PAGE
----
Shakuhachi master and band leader Muraoka recorded scores of records over the years, covering all kinds of ground, with a focus on integrating the traditional Japanese shakuchachi flute into modern western-style music. His most interesting period (from a rock/jazz listener's perspective) unsurprisingly coincided with the experimental New Rock boom in Japan circa the early/mid 70s. His most well-known works are from earlier on in this timeframe, when he released albums like "Osorezan" and "Bamboo", which have long been popular with the rare groove/DJ crowd. But after this he developed a darker, more experimental streak, releasing a string of albums with his New Dimension Group where he started to twist and mutate traditional Japanese music to his own ends, leading to fascinating efforts such as "Jigen" (1972) and "So" (1973). However, these were still probably too traditional to catch the ear of many prog/psych listeners.

Minoru Muraoka - 1970 - Osorezan

Minoru Muraoka

01. 恐山 / Osorezan
02. テイク・ファイブ / Take Five
03. 追分 / Oiwake
04. 褐色のブルース / Blues De Memphis
05. バンブー・ロック / Bamboo Rock
06. 間 / Ma

Bass – Jun Suzuki
Flute [Bamboo] – Minoru Muraoka
Organ – Yusuke Hoguchi
Scat – Kayoko Ishu
Taiko [Wadaiko] – Hiromitsu Katada, Kisaku Katada
Trombone – Koji Nishimura
Biwa – Masako Hirayama
Drums [Tsuzumi] – Kisaku Katada
Koto – Kimiko Yamanouchi
Taiko [Wadaiko] – Hiromitsu Katada
Drums – Akira Ishikawa
Electric Guitar – Sadanori Nakamure
Organ – Yusuke Hoguchi
Vibraphone – Nobuhiro Suzuki
Electric Guitar – Ryo Kawasaki

Recorded live on April 7th, 1970

Minoru Muraoka was born in 1923,and began to studying shakuhachi  (=Japanese bammboo flute) officially in 1939.Later in 1959,he started to mix shakuhachi music with popular music.By playing with  Herbie Mann,a famous jazz flute plaer,in 1967,Minoru playing shakuhachi was known to  a lot of jazz fans.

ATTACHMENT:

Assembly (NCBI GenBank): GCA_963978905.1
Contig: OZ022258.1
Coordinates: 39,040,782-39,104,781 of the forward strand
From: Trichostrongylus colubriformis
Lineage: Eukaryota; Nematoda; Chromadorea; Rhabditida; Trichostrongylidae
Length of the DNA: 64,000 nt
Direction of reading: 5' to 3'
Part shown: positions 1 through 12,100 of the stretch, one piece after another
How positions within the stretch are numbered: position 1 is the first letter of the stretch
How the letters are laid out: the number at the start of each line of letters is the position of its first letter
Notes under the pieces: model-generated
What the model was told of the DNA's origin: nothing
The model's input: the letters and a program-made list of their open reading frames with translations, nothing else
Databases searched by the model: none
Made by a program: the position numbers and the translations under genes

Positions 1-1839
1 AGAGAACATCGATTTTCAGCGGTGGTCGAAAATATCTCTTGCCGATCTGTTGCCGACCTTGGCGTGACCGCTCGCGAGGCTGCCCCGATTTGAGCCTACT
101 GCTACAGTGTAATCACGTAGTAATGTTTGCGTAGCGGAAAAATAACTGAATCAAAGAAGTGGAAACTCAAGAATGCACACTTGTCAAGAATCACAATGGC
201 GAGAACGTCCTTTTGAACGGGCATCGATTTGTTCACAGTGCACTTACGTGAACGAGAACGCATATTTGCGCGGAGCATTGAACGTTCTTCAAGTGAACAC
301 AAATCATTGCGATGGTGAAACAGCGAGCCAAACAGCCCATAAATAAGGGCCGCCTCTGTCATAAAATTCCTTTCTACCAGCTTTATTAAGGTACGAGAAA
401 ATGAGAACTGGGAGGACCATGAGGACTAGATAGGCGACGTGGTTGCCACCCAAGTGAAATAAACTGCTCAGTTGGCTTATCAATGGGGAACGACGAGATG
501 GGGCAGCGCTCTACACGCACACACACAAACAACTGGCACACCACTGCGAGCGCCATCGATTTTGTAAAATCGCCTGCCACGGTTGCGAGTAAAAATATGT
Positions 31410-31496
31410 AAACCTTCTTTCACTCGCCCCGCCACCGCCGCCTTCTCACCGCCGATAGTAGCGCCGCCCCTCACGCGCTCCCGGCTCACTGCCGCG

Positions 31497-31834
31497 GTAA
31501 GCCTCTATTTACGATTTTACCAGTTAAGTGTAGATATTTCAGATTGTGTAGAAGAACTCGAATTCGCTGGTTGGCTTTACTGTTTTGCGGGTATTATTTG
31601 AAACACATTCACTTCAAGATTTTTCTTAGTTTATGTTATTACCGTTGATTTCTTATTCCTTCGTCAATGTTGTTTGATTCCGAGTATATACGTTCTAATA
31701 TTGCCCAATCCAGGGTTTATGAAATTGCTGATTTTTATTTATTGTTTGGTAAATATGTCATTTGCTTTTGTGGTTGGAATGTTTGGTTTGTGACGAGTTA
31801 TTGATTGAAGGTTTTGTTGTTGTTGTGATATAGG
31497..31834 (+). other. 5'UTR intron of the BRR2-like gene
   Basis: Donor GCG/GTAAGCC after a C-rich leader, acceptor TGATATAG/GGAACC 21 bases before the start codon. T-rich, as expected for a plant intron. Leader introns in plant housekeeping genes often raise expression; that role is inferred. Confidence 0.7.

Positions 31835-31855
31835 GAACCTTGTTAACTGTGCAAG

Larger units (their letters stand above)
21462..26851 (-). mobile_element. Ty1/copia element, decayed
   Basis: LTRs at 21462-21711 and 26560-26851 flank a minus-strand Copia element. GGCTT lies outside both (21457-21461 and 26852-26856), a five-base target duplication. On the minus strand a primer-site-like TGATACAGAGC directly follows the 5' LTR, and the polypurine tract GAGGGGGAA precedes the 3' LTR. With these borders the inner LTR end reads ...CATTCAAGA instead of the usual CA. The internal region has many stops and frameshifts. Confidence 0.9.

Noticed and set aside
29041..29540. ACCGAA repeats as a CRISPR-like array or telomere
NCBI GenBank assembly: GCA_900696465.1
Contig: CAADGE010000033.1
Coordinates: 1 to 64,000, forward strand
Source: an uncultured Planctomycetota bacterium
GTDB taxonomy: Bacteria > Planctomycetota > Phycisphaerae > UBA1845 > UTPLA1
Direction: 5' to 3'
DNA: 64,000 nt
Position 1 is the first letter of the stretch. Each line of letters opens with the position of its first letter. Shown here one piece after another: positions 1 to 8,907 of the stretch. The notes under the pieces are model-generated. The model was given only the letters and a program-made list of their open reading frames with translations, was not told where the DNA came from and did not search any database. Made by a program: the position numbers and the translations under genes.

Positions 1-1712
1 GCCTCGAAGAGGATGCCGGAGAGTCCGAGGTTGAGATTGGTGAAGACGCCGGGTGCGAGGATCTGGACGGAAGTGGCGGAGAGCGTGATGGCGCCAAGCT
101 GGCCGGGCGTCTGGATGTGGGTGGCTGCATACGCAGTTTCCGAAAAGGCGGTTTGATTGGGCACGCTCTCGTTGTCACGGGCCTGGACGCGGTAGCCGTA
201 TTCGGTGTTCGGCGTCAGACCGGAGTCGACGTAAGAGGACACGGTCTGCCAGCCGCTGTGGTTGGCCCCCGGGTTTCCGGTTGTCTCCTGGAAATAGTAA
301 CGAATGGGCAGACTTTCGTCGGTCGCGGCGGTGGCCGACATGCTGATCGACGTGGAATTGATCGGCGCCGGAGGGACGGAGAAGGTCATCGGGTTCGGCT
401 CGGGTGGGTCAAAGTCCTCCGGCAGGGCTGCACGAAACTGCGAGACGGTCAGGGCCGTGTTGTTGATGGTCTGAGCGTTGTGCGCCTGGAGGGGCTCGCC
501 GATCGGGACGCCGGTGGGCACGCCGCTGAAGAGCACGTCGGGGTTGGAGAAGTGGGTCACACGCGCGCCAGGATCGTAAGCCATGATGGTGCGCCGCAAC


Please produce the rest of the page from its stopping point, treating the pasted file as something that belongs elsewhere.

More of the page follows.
The album is broken down in two parts. First part was named "Soul shakuhachi" and tracks they played were American blues songs, Bossa Nova,Japanese traditional songs ,rock music....and so  on.
Second part was named "New Dimension  " and the tracks they played were "Take Five""Come Together""Oiwake""Kawanakajima""Ma""Kobushi" and so on. And the last track they played was an epic "Osorezan".
In this album,"Osorezan"was the first track,but actually,was the last track at the concert.
In mid 70s,this album was released as the second edition with the different cover  .but one track called "Take Five"was deleted from the album.I don't know the reason.
Some of Minoru Muraoka's albums are very interesting to prog fans ,however , most of them are too difficult to get for us... hint hint... lol

Minoru Muraoka - 1970 - Bamboo

Minoru Muraoka

01. Take Five 4:53
02. Nogamigawa Funauta 3:54
03. The Positive And The Negative 9:23
04. And I Love Her 2:59
05. The House Of The Rising Sun 4:23
06. Do You Know The Way To San Jose 3:03
07. Soul Bamboo 5:28
08. Call Me 3:31
09. Scarborouge Fair 3:30

Bass – 鈴木淳 (Jun Suzuki) (tracks: A1 to A4)
Biwa – 平山万佐子 (Masako Hirayama) (tracks: A1 to A4)
Koto – 山内喜美子 (Kimiko Yamanouchi) (tracks: A1 to A4)
Percussion – 堅田啓光 (Hiromitsu Katada)
Percussion [鼓] – 堅田喜三久 (Kisaku Katada)
Shakuhachi – 村岡実 Minoru Muraoka